2017 has been filled with heartbreaking stories of survivors coming forward of their sexual assault but it has also been the year where the media has begun to recognize just how serious the problem is. Yesterday, TIME Magazine announced that its Person(s) of the Year was “The Silence Breakers”, the voices that launched a movement - the individuals who came forward with their stories of their sexual harassment.
#MeToo can be a conversation starter or it can be the whole conversation. - Tarana Burke
The magazine’s editor-in-chief, Edward Felsenthal appeared on the TODAY show to reveal the cover which featured Ashley Judd, Susan Fowler, Adama Iwu, Taylor Swift, Isabel Pascual and a partial woman. Felsenthal explained that the partial woman was an individual who talked to the magazine about their story but "doesn’t feel that she can come forward without threatening her livelihood.” This woman is also seen as a representation of the many voices who still fear telling their story.
During a year that seemed to be filled with much sadness, this award has brought hope for a brighter future. Many hashtags went viral this year but one particular hashtag spurred a social movement - #MeToo. The movement was started years before by activist Tarana Burke but this past October, actor Alyssa Milano helped popularize the phrase. Milano’s original tweet has since garnered over 68,000 replies, 25,000 retweets, and 53,000 likes and has spurred over a million interactions. Milano explained that #MeToo “took away the power from the predator and placed the power on the victim and maybe, just maybe - we could get a glimpse of the magnitude of this problem.”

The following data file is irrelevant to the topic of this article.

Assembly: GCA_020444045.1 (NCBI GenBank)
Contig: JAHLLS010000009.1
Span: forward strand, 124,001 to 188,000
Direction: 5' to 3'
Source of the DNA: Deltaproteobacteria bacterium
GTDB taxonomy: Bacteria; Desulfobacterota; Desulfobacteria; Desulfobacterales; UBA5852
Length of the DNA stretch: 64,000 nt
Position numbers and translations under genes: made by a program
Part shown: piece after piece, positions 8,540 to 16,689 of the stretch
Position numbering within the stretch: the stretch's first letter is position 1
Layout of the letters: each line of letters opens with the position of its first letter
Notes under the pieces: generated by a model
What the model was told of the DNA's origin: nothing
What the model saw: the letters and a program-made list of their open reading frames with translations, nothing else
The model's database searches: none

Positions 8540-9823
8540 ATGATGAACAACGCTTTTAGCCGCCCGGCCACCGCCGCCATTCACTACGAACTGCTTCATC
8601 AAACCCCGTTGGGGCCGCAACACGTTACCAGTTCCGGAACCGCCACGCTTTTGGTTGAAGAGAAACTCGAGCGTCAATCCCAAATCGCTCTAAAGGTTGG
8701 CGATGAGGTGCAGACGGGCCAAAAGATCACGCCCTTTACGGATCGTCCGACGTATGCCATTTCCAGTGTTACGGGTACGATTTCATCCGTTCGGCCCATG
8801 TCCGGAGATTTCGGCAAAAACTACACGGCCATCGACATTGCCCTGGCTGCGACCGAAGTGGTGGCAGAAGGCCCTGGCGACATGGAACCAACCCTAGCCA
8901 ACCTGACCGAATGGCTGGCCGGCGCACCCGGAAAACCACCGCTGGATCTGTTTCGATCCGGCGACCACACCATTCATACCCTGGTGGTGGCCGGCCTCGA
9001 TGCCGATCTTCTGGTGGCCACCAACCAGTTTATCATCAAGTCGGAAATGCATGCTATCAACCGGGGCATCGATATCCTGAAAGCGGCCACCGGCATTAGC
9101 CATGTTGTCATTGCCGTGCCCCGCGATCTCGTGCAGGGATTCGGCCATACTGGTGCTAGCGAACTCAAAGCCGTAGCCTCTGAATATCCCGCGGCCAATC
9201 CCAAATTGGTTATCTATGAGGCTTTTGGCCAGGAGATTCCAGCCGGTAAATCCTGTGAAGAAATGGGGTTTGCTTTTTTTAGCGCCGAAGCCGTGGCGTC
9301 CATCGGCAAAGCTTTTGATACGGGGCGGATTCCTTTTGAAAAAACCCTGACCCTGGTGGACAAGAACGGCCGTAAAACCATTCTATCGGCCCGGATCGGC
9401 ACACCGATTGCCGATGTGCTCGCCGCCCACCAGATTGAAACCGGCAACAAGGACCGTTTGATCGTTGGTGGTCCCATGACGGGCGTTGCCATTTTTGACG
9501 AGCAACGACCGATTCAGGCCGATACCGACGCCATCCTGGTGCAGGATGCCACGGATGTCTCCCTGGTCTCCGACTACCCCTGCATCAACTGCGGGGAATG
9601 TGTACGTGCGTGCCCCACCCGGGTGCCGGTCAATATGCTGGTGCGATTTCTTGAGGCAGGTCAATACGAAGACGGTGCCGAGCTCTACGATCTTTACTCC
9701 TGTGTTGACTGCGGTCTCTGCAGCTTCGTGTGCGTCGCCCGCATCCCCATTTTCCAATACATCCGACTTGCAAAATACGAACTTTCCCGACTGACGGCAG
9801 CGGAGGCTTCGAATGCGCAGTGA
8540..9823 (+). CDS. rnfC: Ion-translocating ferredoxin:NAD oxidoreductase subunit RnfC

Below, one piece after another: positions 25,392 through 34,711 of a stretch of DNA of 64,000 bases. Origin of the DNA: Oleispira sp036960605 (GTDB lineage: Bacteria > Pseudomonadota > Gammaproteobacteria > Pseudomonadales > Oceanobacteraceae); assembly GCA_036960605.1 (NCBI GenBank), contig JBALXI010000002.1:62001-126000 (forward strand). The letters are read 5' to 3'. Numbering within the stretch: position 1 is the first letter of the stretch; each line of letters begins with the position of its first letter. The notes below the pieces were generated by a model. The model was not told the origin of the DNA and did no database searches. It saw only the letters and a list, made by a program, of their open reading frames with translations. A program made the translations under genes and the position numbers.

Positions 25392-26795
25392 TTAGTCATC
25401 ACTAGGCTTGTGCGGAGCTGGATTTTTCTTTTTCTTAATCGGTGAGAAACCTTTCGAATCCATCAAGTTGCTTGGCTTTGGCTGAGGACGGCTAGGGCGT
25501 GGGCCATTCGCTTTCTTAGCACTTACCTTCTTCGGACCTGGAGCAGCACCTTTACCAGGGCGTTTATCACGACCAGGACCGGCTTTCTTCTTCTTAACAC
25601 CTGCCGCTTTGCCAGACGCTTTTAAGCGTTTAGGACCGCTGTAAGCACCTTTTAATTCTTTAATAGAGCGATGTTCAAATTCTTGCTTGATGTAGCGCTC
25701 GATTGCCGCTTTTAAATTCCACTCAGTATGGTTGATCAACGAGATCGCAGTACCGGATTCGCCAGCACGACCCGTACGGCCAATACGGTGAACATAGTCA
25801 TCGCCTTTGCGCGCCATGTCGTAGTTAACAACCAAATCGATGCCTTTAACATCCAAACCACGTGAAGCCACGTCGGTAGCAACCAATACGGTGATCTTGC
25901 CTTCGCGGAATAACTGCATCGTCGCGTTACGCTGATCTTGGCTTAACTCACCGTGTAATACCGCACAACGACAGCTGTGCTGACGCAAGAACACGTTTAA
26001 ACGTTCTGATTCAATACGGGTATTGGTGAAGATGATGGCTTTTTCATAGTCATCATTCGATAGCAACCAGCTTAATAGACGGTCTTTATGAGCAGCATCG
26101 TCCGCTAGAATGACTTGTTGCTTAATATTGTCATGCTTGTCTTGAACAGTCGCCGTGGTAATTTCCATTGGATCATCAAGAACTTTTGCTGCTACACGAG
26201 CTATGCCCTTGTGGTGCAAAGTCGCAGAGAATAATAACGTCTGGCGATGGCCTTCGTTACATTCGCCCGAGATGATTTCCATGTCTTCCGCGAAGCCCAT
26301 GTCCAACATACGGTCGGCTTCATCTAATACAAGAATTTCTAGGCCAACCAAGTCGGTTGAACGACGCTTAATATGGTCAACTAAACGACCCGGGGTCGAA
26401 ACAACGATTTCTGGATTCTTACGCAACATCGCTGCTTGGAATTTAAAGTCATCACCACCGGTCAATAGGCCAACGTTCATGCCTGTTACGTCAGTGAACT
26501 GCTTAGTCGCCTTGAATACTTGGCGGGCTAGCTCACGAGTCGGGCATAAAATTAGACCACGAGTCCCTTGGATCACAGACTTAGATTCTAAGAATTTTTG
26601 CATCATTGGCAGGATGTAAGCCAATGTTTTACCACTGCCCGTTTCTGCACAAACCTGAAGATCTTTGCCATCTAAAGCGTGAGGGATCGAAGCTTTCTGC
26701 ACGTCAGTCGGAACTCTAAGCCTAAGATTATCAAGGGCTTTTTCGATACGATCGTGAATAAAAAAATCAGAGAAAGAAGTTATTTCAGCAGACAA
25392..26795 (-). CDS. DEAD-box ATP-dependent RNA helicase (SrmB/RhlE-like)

The impact of this movement is already showing whether it's from individuals coming forward with their stories, the media starting to show support for survivors instead of villainizing them, or the career fallouts of the perpetrators such as Harvey Weinstein, Matt Lauer, and Kevin Spacey. We are making the needed steps in trying to eradicate rape culture but we still have leaps and bounds to go. This is just the beginning, there is no telling what the ultimate impact of #MeToo will inspire.
For a more in-depth look on how the magazine chose its winner, be sure to read Felsenthal's explanation here. In addition, be sure to take some time and give TIME'S cover story a read, an excerpt of the article can be found below:
We're still at the bomb-throwing point of this revolution, a reactive stage at which nuance can go into hiding. But while anger can start a revolution, in its most raw and feral form it can't negotiate the more delicate dance steps needed for true social change. Private conversations, which can't be legislated or enforced, are essential.
Norms evolve, and it's long past time for any culture to view harassment as acceptable. But there's a great deal at stake in how we assess these new boundaries—for women and men together.
From all of us at Project Consent, we would like to thank TIME for honoring this movement and for giving survivors a platform to be heard. We want to thank all the individuals who have partaken in the social movement for providing a platform where stories can be heard, for inspiring others to tell their stories, and lastly, we want to thank you for your bravery.